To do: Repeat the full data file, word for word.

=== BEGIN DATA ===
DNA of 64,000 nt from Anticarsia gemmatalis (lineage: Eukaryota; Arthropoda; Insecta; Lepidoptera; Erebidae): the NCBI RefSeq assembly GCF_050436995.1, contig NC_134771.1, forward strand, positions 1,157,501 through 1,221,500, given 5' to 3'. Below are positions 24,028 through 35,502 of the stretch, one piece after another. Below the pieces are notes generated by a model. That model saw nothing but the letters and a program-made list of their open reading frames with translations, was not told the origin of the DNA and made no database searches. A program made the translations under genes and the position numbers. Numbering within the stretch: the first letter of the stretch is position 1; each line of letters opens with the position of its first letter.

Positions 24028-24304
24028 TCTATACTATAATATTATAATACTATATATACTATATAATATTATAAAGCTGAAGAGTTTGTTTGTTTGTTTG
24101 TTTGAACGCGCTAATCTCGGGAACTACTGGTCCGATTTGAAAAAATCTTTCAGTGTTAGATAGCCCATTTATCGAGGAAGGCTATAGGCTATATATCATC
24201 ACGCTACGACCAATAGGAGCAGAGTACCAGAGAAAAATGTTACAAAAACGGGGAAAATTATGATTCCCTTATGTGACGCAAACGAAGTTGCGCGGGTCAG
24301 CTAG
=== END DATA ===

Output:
DNA of 64,000 nt from Anticarsia gemmatalis (lineage: Eukaryota; Arthropoda; Insecta; Lepidoptera; Erebidae): the NCBI RefSeq assembly GCF_050436995.1, contig NC_134771.1, forward strand, positions 1,157,501 through 1,221,500, given 5' to 3'. Below are positions 24,028 through 35,502 of the stretch, one piece after another. Below the pieces are notes generated by a model. That model saw nothing but the letters and a program-made list of their open reading frames with translations, was not told the origin of the DNA and made no database searches. A program made the translations under genes and the position numbers. Numbering within the stretch: the first letter of the stretch is position 1; each line of letters opens with the position of its first letter.

Positions 24028-24304
24028 TCTATACTATAATATTATAATACTATATATACTATATAATATTATAAAGCTGAAGAGTTTGTTTGTTTGTTTG
24101 TTTGAACGCGCTAATCTCGGGAACTACTGGTCCGATTTGAAAAAATCTTTCAGTGTTAGATAGCCCATTTATCGAGGAAGGCTATAGGCTATATATCATC
24201 ACGCTACGACCAATAGGAGCAGAGTACCAGAGAAAAATGTTACAAAAACGGGGAAAATTATGATTCCCTTATGTGACGCAAACGAAGTTGCGCGGGTCAG
24301 CTAG